South Korea bans more Japan fishery products from near Fukushima on eve of Olympic decision

SEOUL Thu Sep 5, 2013 11:26pm EDT

A wholesaler arranges shellfish a seafood stall at the Noryangjin fisheries wholesale market in Seoul April 6, 2011. REUTERS/Jo Yong-Hak

A wholesaler arranges shellfish a seafood stall at the Noryangjin fisheries wholesale market in Seoul April 6, 2011.

Credit: Reuters/Jo Yong-Hak

SEOUL (Reuters) - South Korea banned all fishery imports from a swath of Japan around the crippled Fukushima nuclear plant on Friday, dealing another blow to Tokyo's credibility on the eve of the capital's bid to host the Olympics.

Just hours after Prime Minister Shinzo Abe broke away early from a global summit in Russia to personally back Tokyo's bid to host the 2020 Summer Games, Seoul extended a ban on 50 imports from eight Japanese prefectures, including Fukushima, due to concerns about radiation contamination.

"The measures are due to the sharply increased concern in the public about the flow of hundreds of metric tons (1 metric ton = 1.1023 tons) of contaminated water into the ocean at the site of the Fukushima nuclear accident in Japan," a spokesman for the Prime Minister's office told reporters.

Korea's move, which takes effect on Monday, adds to international pressure on Japan to fix the crisis in Fukushima, 230 km (140 miles) from Tokyo.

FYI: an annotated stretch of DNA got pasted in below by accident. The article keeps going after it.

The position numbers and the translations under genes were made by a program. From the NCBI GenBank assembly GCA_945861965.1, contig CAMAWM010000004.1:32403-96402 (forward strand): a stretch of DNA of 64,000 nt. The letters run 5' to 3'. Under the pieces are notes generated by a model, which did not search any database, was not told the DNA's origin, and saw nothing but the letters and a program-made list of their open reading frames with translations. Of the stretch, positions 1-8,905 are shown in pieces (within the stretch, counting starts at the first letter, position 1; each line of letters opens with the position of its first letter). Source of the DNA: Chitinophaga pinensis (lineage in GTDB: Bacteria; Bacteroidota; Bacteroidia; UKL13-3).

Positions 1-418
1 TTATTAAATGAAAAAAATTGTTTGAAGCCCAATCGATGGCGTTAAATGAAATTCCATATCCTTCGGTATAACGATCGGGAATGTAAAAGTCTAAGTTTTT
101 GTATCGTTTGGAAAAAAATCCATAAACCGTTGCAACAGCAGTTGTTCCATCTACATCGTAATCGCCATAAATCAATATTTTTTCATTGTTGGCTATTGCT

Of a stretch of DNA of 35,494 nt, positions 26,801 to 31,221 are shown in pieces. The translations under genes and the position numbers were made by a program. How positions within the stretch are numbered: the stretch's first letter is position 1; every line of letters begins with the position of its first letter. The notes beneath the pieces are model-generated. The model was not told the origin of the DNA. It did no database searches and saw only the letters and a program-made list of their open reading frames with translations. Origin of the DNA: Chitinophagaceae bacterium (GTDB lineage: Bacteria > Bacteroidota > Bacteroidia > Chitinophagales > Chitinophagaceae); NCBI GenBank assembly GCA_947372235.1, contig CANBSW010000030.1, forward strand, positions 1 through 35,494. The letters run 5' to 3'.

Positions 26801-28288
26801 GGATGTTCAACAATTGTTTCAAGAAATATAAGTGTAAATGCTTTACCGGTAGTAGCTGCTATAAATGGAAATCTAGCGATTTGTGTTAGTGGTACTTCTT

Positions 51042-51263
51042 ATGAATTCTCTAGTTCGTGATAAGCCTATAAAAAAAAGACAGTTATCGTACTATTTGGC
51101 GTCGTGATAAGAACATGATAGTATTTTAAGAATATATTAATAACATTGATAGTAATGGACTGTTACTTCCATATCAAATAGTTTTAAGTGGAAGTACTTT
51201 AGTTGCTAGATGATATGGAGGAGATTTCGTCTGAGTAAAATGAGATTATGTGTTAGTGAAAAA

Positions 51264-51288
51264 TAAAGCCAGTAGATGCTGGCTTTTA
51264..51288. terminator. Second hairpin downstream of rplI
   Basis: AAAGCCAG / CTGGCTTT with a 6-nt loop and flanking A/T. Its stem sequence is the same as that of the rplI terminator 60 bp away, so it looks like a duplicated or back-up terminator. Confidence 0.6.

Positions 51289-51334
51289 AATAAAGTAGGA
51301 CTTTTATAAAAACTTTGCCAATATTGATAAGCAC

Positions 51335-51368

China has banned the import of dairy, vegetable and seafood products from at least 5 Japanese prefectures, including Fukushima, since March 2011.

Fukushima's embattled operator, Tokyo Electric Power Co, has been forced to reverse denials and admit that 2 1/2 years after the reactor was wrecked by an earthquake and tsunami, it is leaking hundreds of metric tons of radioactive water a day into the Pacific Ocean and radiation levels have spiked.

Japan has struggled to assure the International Olympic Committee, meeting in Argentina, and the public at large that it can manage the Fukushima crisis.

Tokyo's bid for the Olympics is a high-stakes gamble for Abe and his "Abenomics" program. The right to host the games would likely boost Abe's popularity and could potentially spur his signature pro-growth policies for the world's third-biggest economy.

Abe's government stepped in this week, pledging nearly half a billion dollars to help Tokyo Electric Power Co try to contain the contaminated water.

Tokyo's Olympic bid chief on Wednesday played down fears over Fukushima, saying Tokyo's radiation level is comparable to London, Paris and New York.

Tokyo pushed back against the ban on Monday. Chief Cabinet Secretary Yoshihide Suga told a news conference that the water contamination is affecting only a very small area. Japan wants Korea to decide on Japanese imports based on scientific data.

Korea's extended fishery-import ban will remain in place indefinitely, Vice Fisheries Minister Son Jae-hak told the news briefing, saying information received from Japan was not good enough to properly judge the situation.

Seoul said it would also now tighten its testing on fishery imports from other areas of Japan.

South Korea imported 5,000 metric tons of fishery products from the eight affected prefectures last year, out of a total of 40,000 metric tons of imports from Japan, Son said.

The IOC is to decide on Saturday whether to award the Games to Tokyo, Madrid or Istanbul.

(Additional reporting by Kiyoshi Takenaka; Writing by William Mallard; Editing by John Mair and Michael Perry)

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